What’s your relationship with allopathic medicine?

Respectful and disappointed simultaneously. To a large extent, our medical system is failing us. It is not a model based on wellness, rather a model based on disease. Covering up natural remedies that can be highly beneficial, due to the corporatized nature of the pharmaceutical industry, is rampant. I’ve had many loved ones pass at the hands of “doctors” and their “treatments.” It’s very difficult to have faith in the system. That being said, there are many doctors and nurses who genuinely care and work tirelessly for our betterment. I have the utmost respect for them. One aside here… the impending merger of Bayer and Monsanto is quite alarming and I encourage everyone to stay informed!

Describe your relationship with food.

Intuitive. People ask me all the time… “Are you vegetarian? Vegan? Macrobiotic?” I always say, “I eat intuitively. If I feel like I need it, I eat it.” That’s really the point, right? To become so attuned to our needs and refined in our self-awareness that we become our own physicians. Let food be thy medicine… That’s empowerment!

When do you feel most beautiful and what are your best beauty tips?

Ha! – that’s a fun question. I feel most beautiful when I’m giving and forgiving. I love to share. That makes me feel really alive. And because I hold forgiveness as a spiritual ideal, I feel beautiful from the inside-out when I am embodying that energy. For beauty tips… breathe deeply and love yourself. Also, ingest turmeric for glowing skin and apply rose water for a luxurious skin tonic!

What is Ayurveda’s biggest contribution to the modern challenge of stress management?

Anything that decreases and balances Vata Dosha: namely Abhyanga and Shirodhara. Chanting is also a great way of relieving stress by increasing one’s frequency and elevating consciousness.

How do you keep your relationship to Ayurvedic aromatherapy in a state of evolution, keeping it fresh and expanding?

Nature does that for me. Whenever I get a new batch of essential oil it’s unique. The subtle nuances inherent in the Earth produce different aromas each time. And the process of creating an essential oil – time of harvest, the emotion of the harvester, etc. – are also factored into the final outcome. So it’s always alive and “breathing” as an art. In regard to product creation, I’ll get an intuitive hit and know it’s time to manifest. I’ve just created two new solid perfumes that are receiving rave reviews. One is akin to the Gift of the Magi – with Frankincense, Gold Leaf and Myrhh, and a sultry whisper of Ylang Ylang at the top. I decided I wanted to incorporate gold and silver into the balms for added medicinal value. It has been fun experimenting. My next project is to make a homemade (and quite complex!) natural incense in the tradition of the Egyptian Pharaohs. I just follow what interests me…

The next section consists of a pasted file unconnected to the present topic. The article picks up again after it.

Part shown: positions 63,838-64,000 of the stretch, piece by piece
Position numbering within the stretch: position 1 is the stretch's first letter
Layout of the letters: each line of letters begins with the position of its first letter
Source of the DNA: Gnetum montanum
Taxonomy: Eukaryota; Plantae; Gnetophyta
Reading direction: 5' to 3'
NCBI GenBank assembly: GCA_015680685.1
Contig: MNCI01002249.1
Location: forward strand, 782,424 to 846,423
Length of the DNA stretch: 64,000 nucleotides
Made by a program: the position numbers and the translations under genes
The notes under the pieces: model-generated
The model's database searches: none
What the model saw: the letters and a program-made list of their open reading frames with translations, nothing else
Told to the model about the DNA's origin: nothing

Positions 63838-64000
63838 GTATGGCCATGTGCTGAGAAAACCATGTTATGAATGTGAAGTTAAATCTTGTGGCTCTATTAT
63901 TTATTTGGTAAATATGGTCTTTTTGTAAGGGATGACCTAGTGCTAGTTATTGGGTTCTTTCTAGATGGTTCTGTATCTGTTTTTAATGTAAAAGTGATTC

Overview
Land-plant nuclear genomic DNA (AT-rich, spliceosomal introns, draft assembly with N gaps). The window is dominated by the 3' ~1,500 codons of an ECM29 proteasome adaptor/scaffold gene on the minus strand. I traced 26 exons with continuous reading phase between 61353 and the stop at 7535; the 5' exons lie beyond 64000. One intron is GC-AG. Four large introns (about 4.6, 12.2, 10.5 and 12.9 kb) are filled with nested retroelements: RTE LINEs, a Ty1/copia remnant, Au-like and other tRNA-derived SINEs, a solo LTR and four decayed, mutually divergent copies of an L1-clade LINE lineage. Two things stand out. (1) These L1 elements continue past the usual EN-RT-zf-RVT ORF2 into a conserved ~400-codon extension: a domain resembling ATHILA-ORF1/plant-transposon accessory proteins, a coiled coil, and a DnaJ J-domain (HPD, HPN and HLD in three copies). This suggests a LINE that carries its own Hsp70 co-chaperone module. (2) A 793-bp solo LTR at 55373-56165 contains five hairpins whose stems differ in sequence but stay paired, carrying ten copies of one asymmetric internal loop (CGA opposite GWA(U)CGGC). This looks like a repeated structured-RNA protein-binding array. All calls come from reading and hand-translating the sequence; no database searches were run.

What would you say to the yoga industry if they asked you for advice to anyone practising yoga in the 21st century?

That in essence, yoga is not an industry. Or how we look in our asana, our new yoga pants or our yoga selfies. That in general, the way we are viewing, teaching and practising yoga, and asana specifically, doesn’t do justice to its inherent spiritual technology. In my experience Yoga serves as a blueprint for us to expand and attune to a higher, multi-dimensional reality, which awakens us into the fullness of freedom and the highest vibration – love. It paves the way to self-responsibility and personal empowerment. I would encourage the industry to encourage people to practice the full spectrum of yoga, delve into ethical living and the breath, and go way beyond physical alignment into the subliminal imprints in our psychic space.


You can learn more about Alana, her beautifully crafted aromas and her upcoming training and workshops through her website